This cradle proved simple to construct and provided maximum comfort for the patient. It was suitable for use with skeletal or skin traction and also was useful simply as a support for the bony and soft parts of the leg. When it was used with traction, adjustments of the position of the pulley and weight, and the use of a crossbar of the Balkan frame, permitted alinement of minor anteroposterior and mediolateral angulation.

Revolving orthopedic frames-Compound fractures of the hip joint and pelvis were always, in themselves, serious orthopedic problems. They


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FIGURE 7.-Details of construction of Böhler-Braun type of traction cradle made from ordinary packing box.

FIGURE 8.-Management of compound fractures of both bones of leg in improvised traction cradle.


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were considerably more serious when, as often happened, they were associated with injuries of the genitourinary and gastrointestinal tracts. These injuries required suprapubic cystostomy or colostomy or, occasionally, both, and nursing care was extremely complicated, since the orthopedic injuries required complete immobilization for several months in a plaster-of-paris spica. The most careful precautions often did not prevent the development of decubitus ulcers over the sacrum. The situation was also a difficult one for the physiotherapist.

One solution of these problems at the 22d General Hospital was the construction of a wooden frame (fig. 9), which reenforced the plaster spica or plaster bed and compensated for the weakening caused by the large windows that had to be cut into it, to allow care of the bladder and intestinal wounds. This frame supported the patient on an inclined plane, with his hips above the level of his thorax, a position which eliminated pressure on wounds of the buttocks and sacrum. When he was turned from the recumbent to the lateral or prone position, as was usually done in such cases at hourly intervals, 2 attendants could easily lift and rotate both frame and patient 90 or 180 degrees as was desired (fig. 10).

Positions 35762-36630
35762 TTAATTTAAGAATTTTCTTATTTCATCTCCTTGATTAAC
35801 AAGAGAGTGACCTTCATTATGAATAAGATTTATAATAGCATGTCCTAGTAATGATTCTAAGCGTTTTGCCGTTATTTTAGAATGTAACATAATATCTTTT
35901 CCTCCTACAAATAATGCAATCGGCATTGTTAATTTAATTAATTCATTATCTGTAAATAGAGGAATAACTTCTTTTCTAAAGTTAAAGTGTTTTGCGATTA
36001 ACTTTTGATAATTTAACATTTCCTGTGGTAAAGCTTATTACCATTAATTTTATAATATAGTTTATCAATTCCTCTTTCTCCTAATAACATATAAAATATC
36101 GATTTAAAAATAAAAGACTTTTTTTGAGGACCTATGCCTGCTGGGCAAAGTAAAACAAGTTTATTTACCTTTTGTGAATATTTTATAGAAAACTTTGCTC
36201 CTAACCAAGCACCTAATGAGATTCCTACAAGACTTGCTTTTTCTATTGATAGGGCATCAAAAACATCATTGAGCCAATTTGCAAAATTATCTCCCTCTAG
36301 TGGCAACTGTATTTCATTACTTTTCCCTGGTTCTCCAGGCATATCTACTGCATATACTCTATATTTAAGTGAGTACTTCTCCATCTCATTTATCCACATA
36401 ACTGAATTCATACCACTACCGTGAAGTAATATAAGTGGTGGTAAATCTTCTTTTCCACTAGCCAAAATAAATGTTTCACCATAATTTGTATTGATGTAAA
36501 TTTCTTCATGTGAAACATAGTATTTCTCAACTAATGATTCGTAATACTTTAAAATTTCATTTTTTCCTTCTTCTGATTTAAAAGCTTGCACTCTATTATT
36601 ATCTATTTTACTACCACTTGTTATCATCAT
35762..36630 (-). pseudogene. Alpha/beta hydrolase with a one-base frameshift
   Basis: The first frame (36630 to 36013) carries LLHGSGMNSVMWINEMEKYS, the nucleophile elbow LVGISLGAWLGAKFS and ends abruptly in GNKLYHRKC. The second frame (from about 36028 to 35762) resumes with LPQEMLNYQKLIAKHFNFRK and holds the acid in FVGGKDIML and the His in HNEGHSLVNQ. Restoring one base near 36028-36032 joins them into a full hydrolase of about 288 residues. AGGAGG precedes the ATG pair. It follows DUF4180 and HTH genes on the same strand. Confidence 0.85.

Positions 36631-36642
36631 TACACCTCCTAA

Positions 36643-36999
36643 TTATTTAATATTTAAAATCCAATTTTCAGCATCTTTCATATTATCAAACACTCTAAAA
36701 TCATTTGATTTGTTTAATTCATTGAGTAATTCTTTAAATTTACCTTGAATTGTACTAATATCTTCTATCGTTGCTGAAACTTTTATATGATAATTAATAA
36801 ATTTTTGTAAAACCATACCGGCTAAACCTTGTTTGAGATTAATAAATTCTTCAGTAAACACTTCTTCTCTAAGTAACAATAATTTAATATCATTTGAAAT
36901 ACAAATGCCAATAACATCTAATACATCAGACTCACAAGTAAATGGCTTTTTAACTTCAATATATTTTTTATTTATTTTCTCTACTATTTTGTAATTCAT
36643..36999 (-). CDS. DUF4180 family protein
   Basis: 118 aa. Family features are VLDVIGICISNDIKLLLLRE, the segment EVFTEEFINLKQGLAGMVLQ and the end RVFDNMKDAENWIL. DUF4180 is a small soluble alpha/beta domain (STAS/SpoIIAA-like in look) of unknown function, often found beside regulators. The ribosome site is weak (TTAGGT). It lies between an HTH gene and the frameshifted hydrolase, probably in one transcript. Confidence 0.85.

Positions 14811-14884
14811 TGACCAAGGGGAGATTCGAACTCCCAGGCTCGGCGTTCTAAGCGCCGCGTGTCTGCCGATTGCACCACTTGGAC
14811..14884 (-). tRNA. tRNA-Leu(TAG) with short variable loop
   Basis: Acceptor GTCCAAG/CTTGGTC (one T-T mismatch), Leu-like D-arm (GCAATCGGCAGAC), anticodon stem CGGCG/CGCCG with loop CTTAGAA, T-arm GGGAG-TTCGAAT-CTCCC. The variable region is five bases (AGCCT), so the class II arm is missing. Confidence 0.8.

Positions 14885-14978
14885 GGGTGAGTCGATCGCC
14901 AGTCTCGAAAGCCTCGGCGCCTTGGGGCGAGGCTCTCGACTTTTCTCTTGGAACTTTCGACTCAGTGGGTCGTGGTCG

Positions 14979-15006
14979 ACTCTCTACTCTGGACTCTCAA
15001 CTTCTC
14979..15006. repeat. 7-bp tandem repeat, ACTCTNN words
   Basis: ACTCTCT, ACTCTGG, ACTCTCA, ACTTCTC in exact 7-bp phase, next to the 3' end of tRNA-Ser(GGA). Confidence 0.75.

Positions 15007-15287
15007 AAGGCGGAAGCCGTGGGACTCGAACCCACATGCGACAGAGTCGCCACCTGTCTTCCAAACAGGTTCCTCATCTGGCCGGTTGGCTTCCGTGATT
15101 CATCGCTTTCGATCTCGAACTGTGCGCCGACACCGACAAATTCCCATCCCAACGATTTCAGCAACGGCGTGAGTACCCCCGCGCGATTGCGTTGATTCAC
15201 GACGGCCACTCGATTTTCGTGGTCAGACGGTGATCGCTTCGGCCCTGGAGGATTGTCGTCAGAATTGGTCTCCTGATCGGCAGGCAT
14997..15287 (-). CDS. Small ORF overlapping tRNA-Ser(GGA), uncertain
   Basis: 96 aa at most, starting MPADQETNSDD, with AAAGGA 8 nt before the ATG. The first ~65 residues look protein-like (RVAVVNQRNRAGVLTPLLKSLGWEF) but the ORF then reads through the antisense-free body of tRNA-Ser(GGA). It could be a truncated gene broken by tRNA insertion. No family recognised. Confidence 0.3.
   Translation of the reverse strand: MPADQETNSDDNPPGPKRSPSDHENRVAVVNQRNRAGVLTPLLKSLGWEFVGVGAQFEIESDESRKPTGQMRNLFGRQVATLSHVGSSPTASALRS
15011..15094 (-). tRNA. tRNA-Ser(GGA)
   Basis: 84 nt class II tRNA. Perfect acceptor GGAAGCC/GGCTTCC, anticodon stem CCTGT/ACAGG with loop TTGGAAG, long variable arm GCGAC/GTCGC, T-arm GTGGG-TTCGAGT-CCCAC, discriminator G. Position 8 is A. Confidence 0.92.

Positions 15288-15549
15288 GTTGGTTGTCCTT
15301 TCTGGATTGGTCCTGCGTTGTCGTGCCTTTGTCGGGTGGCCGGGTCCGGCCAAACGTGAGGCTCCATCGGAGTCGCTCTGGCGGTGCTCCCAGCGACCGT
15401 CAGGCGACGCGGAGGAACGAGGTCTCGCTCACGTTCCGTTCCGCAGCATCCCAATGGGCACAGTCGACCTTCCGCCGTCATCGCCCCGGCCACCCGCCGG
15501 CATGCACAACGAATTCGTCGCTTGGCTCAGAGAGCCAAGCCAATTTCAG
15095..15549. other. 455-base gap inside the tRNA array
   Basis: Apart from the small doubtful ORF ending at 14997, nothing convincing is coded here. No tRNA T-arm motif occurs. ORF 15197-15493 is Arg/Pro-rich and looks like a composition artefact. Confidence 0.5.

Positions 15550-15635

Other frames devised at the 22d General Hospital not only reenforced fenestrated plaster-of-paris casts but also turned the patient. They could be constructed from the salvage material available at any Army Ordnance depot.2 The principles of both the Bradford and the Stryker frame were employed in their construction.

FIGURE 9.-Improvised frame used to suspend and reenforce plaster cast with multiple windows.

2M. Sgt. Robert Ferguson, Army Ordnance Department, assisted in the construction of these frames.


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FIGURE 10.-Cast in frame. Patient has been turned to relieve pressure on hip wound and on colostomy.

In one type of revolving Bradford frame, the boiler-plate rims rolled in tracks on ball bearings (fig. 11). One nurse or other attendant could turn the patient 90 or 180 degrees simply by removing the wing nut and turning the hinge-locking device, so that the rims could revolve. When a revolving twin Bradford frame was indicated, an apparatus could be constructed (fig. 12) in which, by means of a worm gear, a turn of 360 degrees could be accomplished. In the frame shown, the self-locking worm gear was made from the elevating mechanism of a salvaged 75-mm. gun which has a 40:1 gear ratio, making a 360-degree turn possible. The rod for the base consisted of ½-inch by 1½-inch cold mild steel with a ¾-inch rod for the base. The basswood splint was provided for additional fixation.

Devices such as these greatly facilitated the care of the patient and saved time and effort for nurses and corpsmen, who were almost always overworked. The usefulness of these frames was not limited to compound fractures of the hip joint and pelvis. They were also useful in injuries of the spine, in paraplegia, and in any other condition in which it was necessary to change the position on a regular schedule. The patient was simply sandwiched between two full-length sheets of canvas which were laced to the frames. It was also possible, when plaster of paris was not required, to attach a self-retained extension apparatus to the head rim and equip it with a pulley. When traction was required, this was a convenient method of caring for a patient with a fracture of the cervical spine who was being treated by Crutchfield tongs. One patient was evacuated to the Zone of Interior in a revolving Bradford frame which was bolted to a litter.


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FIGURE 11.-Improvised revolving Bradford frame.

FIGURE 12.-Improvised revolving Bradford twin frame with patient in fenestrated bilateral hip spica.